Part of the diabetic dilemma is uncontrolled blood sugar levels. When this happens, complications such as vomiting, increased heart rate, vision problems, headaches, and more (8).

Research is limited, but some studies note that ingesting both the juice and the gel of the aloe vera plant can have a positive effect on blood sugars. Some studies show it can help lower fasting blood sugar levels in those with both prediabetes and type 2 diabetes (9).

#9. Keeps produce fresher, longer

Can’t eat your cherry tomatoes fast enough? Coat them in a layer of aloe vera get to preserve them a bit longer.

It’s true, in 2014 a study was published by the Cambridge University Press observed what happened when produce like apples or tomatoes were coated with aloe vera. The gel seemed to prevent the growth of harmful bacteria (10). This could help eliminate the needs for harmful preservative chemicals.

#10. Provides Reflux Relief

If you suffer from GERD, you know how much it impacts your daily life. The frequent heartburn, belching, and nausea, and sleep disruptions can get exhausting.

Aloe vera syrup has been used to see if it can help. Sure enough, those that participated in a study found that their GERD symptoms decreased with daily usage, with no adverse side effects (13).


It’s rare that you’ll find a plant that only serves one function. Aloe vera offers a host of benefits, both internally and externally.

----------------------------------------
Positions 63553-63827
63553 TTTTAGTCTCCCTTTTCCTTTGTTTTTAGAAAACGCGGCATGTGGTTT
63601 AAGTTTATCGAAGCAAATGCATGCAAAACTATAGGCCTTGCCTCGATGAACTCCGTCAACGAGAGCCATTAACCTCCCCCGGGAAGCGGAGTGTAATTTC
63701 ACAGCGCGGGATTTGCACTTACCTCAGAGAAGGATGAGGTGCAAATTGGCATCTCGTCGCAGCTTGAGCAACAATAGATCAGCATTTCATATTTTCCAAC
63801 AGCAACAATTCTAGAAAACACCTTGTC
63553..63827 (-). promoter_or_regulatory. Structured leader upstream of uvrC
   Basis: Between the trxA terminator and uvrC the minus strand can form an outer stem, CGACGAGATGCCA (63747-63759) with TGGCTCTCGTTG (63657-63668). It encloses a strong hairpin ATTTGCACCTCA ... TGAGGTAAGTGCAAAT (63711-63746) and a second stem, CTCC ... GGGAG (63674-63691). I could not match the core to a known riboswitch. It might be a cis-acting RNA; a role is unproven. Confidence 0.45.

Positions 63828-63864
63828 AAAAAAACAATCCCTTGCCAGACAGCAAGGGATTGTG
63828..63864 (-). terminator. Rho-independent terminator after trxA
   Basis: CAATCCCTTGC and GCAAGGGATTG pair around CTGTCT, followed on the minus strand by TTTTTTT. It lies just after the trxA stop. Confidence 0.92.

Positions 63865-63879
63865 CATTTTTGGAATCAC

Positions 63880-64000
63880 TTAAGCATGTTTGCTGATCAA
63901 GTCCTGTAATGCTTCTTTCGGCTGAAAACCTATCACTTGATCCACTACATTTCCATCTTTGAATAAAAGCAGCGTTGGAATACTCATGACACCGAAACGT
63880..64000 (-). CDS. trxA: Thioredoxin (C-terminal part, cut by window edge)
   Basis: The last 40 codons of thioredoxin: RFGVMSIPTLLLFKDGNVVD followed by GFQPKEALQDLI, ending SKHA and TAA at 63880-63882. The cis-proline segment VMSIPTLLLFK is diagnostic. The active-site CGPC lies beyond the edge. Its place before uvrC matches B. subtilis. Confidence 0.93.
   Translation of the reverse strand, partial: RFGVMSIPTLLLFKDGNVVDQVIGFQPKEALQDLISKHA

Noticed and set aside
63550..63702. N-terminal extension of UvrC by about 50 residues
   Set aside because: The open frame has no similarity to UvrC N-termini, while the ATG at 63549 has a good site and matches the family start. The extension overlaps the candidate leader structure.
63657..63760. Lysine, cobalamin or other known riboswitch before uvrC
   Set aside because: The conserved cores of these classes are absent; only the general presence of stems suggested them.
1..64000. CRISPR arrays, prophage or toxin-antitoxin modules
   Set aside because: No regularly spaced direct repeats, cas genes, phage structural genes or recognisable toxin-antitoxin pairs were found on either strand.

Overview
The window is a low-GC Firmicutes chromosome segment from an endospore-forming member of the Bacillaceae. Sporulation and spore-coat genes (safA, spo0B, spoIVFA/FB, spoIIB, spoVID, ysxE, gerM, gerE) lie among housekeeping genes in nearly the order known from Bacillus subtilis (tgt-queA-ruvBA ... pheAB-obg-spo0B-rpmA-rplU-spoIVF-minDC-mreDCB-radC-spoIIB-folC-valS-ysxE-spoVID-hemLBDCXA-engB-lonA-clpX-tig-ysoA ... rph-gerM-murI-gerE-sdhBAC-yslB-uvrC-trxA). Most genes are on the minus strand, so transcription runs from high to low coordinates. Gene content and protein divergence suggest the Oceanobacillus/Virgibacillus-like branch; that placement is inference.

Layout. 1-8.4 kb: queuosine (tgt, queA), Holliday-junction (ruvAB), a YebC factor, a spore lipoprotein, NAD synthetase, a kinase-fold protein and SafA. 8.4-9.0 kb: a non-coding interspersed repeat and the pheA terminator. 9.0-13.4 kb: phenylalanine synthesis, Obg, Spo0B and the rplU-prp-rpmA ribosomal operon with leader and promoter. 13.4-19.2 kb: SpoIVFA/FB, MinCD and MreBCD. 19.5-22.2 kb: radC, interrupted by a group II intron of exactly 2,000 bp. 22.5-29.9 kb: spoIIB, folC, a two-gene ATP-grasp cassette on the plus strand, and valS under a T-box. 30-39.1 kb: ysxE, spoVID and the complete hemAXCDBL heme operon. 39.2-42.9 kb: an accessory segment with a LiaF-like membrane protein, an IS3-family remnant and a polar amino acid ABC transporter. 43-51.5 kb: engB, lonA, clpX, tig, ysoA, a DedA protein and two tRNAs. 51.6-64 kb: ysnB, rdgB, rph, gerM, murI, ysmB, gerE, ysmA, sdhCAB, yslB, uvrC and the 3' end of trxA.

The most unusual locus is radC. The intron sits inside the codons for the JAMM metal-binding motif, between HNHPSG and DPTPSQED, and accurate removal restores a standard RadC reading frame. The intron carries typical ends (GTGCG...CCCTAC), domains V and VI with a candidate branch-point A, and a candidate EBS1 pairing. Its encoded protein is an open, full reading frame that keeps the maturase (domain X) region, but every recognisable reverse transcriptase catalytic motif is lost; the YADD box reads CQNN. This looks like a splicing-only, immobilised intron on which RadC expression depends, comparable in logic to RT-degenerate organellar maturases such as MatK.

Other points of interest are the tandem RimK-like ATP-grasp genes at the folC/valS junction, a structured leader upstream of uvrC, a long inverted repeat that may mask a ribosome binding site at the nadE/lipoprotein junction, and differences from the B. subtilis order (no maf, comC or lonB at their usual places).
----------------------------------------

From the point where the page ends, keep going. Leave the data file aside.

When applied topically, it can help soothe burns and cuts. It can help speed up healing times for wounds, and provide necessary moisture.

When taken internally, studies support the notion that it can help balance blood sugar levels, alleviate symptoms of GERD, and aid in digestion. Its high antioxidants can also help your body fight oxidative stress, leaving you looking and feeling younger.

You can find aloe vera at health stores, supermarkets, and in supplement form. Check with your doctor if you have any preexisting health conditions, or if aloe vera may be right for you.

Do you know someone who might like to learn more about aloe vera? Be sure to share this with friends and family today!

References & Disclaimer

1. https://www.ncbi.nlm.nih.gov/books/NBK92765/

2. https://www.jnmjournal.org/journal/view.html?doi=10.5056/jnm18077

3. https://www.ncbi.nlm.nih.gov/pmc/articles/PMC6017010/

4. https://pubmed.ncbi.nlm.nih.gov/24795515/

5. https://pubmed.ncbi.nlm.nih.gov/22338121/

6. https://pubmed.ncbi.nlm.nih.gov/8169808/

7. https://www.ncbi.nlm.nih.gov/pmc/articles/PMC6245421/

8. https://my.clevelandclinic.org/health/diseases/9815-hyperglycemia-high-blood-sugar

9. https://pubmed.ncbi.nlm.nih.gov/27009750/

10. https://www.cambridge.org/core/journals/fruits/article/abs/effects-of-aloe-vera-coating-on-postharvest-quality-of-tomato/4B29D08EDDF43C00F7972BD378C3A380

11. https://www.ncbi.nlm.nih.gov/pmc/articles/PMC7496846/?report=classic

12. https://pubmed.ncbi.nlm.nih.gov/25759593/

13. https://pubmed.ncbi.nlm.nih.gov/26742306/

††This noted statement is based on independent research and is not necessarily the opinion of the author